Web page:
A lifetime parameter on an object is a more general concept than a reference. It means the object is carrying around a validity constraint. A reference, on the other hand, while also only valid for some lifetime, does not constrain the range of validity of the object it points to, only itself. So you can convert &T to T without knowing anything about T (this is just dereferencing it), but you cannot do the same for T<'a> and get T<'static>: T may not be valid for that long. In other words, you can't generally copy T<'a> into T<'b> where 'b: 'a because you don't know why T has that constraint.

For a more practical example, imagine that the 'a is used to constrain a type which references executable data in a dynamically loaded library. What should a deep clone do? Copy the whole library into heap?

So the answer to this question:

How do you get a deep copy when you need one, then?

... is that you have to write code to specify how to do the copy yourself.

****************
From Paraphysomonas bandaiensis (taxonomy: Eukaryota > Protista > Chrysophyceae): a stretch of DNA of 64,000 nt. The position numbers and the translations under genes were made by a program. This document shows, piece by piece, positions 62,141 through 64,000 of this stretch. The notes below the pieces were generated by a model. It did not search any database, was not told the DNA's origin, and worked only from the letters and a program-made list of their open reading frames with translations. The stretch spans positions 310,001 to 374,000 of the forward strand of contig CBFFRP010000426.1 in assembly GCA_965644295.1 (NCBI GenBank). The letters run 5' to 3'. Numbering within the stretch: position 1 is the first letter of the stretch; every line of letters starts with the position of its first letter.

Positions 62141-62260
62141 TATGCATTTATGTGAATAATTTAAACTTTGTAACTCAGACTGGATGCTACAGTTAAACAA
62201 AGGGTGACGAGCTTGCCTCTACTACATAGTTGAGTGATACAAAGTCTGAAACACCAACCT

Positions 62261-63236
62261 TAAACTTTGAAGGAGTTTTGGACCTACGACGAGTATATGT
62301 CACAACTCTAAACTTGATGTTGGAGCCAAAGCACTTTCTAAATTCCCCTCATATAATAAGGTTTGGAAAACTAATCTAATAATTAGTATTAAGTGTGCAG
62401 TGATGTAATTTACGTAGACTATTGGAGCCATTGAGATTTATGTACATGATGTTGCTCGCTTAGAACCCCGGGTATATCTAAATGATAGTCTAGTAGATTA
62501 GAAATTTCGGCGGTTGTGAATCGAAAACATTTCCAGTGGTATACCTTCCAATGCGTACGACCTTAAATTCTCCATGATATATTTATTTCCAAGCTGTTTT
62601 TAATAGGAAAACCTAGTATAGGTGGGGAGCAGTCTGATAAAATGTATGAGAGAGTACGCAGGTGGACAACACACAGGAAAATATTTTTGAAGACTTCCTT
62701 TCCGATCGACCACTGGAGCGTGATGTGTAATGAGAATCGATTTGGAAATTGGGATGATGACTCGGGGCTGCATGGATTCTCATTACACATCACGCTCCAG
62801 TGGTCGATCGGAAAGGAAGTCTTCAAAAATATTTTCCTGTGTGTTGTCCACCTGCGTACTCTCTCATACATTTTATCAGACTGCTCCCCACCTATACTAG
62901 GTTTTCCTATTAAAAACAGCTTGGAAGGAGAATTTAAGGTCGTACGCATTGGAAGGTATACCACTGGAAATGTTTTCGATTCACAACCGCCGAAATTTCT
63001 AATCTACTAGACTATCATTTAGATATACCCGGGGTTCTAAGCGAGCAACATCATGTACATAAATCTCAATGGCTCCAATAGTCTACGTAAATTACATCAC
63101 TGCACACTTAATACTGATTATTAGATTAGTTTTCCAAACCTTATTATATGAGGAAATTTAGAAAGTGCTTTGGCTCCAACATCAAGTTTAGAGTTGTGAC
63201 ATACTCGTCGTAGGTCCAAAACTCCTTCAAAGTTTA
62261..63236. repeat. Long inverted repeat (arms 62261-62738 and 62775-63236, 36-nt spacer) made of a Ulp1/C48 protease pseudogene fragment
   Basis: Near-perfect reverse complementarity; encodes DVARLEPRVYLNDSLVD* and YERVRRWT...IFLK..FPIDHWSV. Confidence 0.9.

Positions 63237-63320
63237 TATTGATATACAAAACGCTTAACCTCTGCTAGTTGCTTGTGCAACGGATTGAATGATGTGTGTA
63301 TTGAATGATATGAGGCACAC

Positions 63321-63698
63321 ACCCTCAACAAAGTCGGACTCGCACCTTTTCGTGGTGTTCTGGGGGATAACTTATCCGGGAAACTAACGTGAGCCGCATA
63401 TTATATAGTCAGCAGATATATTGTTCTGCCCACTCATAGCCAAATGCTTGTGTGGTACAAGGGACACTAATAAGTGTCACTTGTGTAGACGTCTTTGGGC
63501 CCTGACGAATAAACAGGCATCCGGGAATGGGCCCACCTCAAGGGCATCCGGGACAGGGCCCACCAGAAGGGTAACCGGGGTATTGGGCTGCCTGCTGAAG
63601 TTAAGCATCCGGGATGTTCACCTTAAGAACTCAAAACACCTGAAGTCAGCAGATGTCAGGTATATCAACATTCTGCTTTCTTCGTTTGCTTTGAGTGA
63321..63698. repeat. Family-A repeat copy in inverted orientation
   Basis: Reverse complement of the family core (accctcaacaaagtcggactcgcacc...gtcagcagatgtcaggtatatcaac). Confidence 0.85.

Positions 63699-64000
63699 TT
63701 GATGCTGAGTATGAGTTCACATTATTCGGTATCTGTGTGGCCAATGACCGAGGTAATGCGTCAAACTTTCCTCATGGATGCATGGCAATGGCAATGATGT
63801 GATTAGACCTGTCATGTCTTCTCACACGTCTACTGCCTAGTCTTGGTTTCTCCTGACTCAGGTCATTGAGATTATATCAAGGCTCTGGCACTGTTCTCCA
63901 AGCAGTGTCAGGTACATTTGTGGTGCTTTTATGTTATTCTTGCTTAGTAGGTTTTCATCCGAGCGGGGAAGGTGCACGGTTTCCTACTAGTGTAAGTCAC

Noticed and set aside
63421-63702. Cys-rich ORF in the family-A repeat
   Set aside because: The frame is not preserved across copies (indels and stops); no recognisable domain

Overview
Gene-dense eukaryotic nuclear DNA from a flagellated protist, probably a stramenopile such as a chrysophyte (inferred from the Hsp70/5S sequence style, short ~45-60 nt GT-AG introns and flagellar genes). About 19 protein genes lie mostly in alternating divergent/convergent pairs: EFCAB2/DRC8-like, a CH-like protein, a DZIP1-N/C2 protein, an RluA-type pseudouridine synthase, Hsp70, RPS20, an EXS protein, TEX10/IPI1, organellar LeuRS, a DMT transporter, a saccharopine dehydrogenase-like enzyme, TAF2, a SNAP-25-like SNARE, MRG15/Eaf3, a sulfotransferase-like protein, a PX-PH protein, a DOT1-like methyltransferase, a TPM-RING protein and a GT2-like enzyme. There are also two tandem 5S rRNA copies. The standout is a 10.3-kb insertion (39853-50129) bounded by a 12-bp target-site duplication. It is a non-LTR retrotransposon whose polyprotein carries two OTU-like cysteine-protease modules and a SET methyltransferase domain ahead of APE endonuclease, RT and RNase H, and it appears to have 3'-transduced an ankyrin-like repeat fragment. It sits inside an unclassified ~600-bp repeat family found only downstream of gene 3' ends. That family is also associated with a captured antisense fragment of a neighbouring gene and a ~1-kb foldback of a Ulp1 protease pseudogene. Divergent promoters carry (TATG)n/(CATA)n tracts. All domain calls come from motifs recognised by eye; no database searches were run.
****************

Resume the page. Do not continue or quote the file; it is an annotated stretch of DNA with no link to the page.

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Writing a deep copy for an object with references would not help, because the output would have the same references and borrow problems. It has to be copied to a different type to be truly cloneable. A derive macro to generate a "flattened" version of a type might be useful.

This should be documented better. The to_owner() and clone() methods appear to deal with this, and some sources indicate they do. But they can't. That's implicit in the type system, but non-obvious.

Even if you don't need to write them, you want to hold either a borrowed version or an owned version of them, and that's what Cow is usually used for.

That's because there's no way to deep copy a struct holding a reference. Who will own the deep copied data? The struct itself only holds a reference which implies it doesn't own that data! Cow solves this problem by beign either a reference or some owned data.

Mainly the point of ToOwned is to extend Clone to unsized types. This allows for example to have Cow<'_, str> and Cow<'_, [T]>.